As a new author, I have found that my writing process is different for just about every book that I start. Some books that I’ve written have taken years to write, while there was one instance where I wrote an entire book in six weeks. Like most writers, I have more than a handful of books saved to my hard-drive that I started a while ago and have not finished. Some of those projects may never get finished, but that’s okay. This is all a part of the writing process. But what process is most affective? How do I get started when I have an underdeveloped plot? How do I overcome writer’s block? And how do I finally finish my book once I’ve started it? So far, I have successfully authored 4 books, and I feel that I’m just getting started. Completing a novel or memoir is an outstanding accomplishment and something that one can be proud of. It isn’t until you type that last word and can pen “The End” or in some cases “To Be Continued” that you are able to fully understand your writing process.
What motivated you to start your project? Sure, you had a good idea; one that friends and family members thought was amazing when you told them about it. Or maybe your friends and family thought your idea was stupid and that you were crazy for thinking that you could be an author. Maybe you chose to not tell anyone because you doubted that this was something that you could really do. All you wanted to do was prove to yourself that you could finish a book. What motivated you to put pen to paper (or fingers to keyboard) and write what was on your mind? Maybe you want to inspire people. Maybe you think that you’re naturally talent and you just want to show the world what you have. Or maybe the stories in your head and the characters in them are so real that you have no other choice but to give them life by telling the world their story. Finding your motivation, whatever it may be, is very important. Without a motivating factor, you will never get started, and getting started is just the first step.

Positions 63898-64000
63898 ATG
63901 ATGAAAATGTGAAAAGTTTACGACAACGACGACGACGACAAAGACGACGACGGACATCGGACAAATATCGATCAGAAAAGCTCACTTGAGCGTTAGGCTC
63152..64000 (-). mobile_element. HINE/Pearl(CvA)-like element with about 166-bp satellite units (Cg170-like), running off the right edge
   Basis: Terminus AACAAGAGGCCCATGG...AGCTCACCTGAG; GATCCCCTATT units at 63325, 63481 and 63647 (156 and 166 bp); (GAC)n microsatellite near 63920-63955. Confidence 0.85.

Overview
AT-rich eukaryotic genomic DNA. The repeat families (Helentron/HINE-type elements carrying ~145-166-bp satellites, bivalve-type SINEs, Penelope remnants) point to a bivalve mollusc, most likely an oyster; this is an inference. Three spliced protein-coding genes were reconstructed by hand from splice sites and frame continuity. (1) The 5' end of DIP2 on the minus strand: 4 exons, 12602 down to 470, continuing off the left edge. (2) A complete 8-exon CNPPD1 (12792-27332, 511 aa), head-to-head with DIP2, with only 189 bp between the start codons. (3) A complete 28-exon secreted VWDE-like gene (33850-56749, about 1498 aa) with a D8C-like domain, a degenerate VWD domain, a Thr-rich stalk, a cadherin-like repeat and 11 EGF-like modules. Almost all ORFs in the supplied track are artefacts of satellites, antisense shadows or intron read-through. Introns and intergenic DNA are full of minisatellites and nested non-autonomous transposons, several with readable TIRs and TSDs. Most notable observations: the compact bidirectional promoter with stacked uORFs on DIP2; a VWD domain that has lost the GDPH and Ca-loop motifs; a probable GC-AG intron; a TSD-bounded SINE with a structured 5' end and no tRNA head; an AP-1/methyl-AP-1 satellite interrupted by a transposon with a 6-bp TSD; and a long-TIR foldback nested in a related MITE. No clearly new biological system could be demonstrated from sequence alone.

How do you overcome writer’s block? All writers have hit this theoretical wall at some point. How do you break through it? There are a few ways to get over writer’s block. One option is to just wait. Stop writing for a week or so and allow the story to marinate in your mind. Sometimes taking a break from your story can allow some of the greatest ideas that you’ve ever thought of to find their way to the forefront of your mind, and it could end up revolutionizing your entire novel. Another option is to skip the part of the story that you’re having trouble completing and move on to the next part. This is a technique that I use often and it comes in handy when you are trying to meet a deadline. A lot of times I have full chapters already written for a book before I begin chapter one. This is totally okay, and it can actually help you stay on track as a writer. Writing up to prewritten chapters can help your story flow better if you do it correctly. My last tip for overcoming writer’s block is to just force yourself to write something; anything. You can always go back and change it later.
Seeing The Finish Line
One of the most encouraging parts of the writing process is when you’re about 80% done and you know exactly how your book is going to end. Being able to see the finish line is almost as exciting as getting there. At this point, the hard part is over. You know everything that you need to know about your plot and the characters, and you know mostly everything that you need to know about yourself as an author. To me, arriving at the finish line and completing your project is also you arriving at the realization that your career as an author is real and you are more than capable of doing it!
Written By D.D. Bridges 11/4/16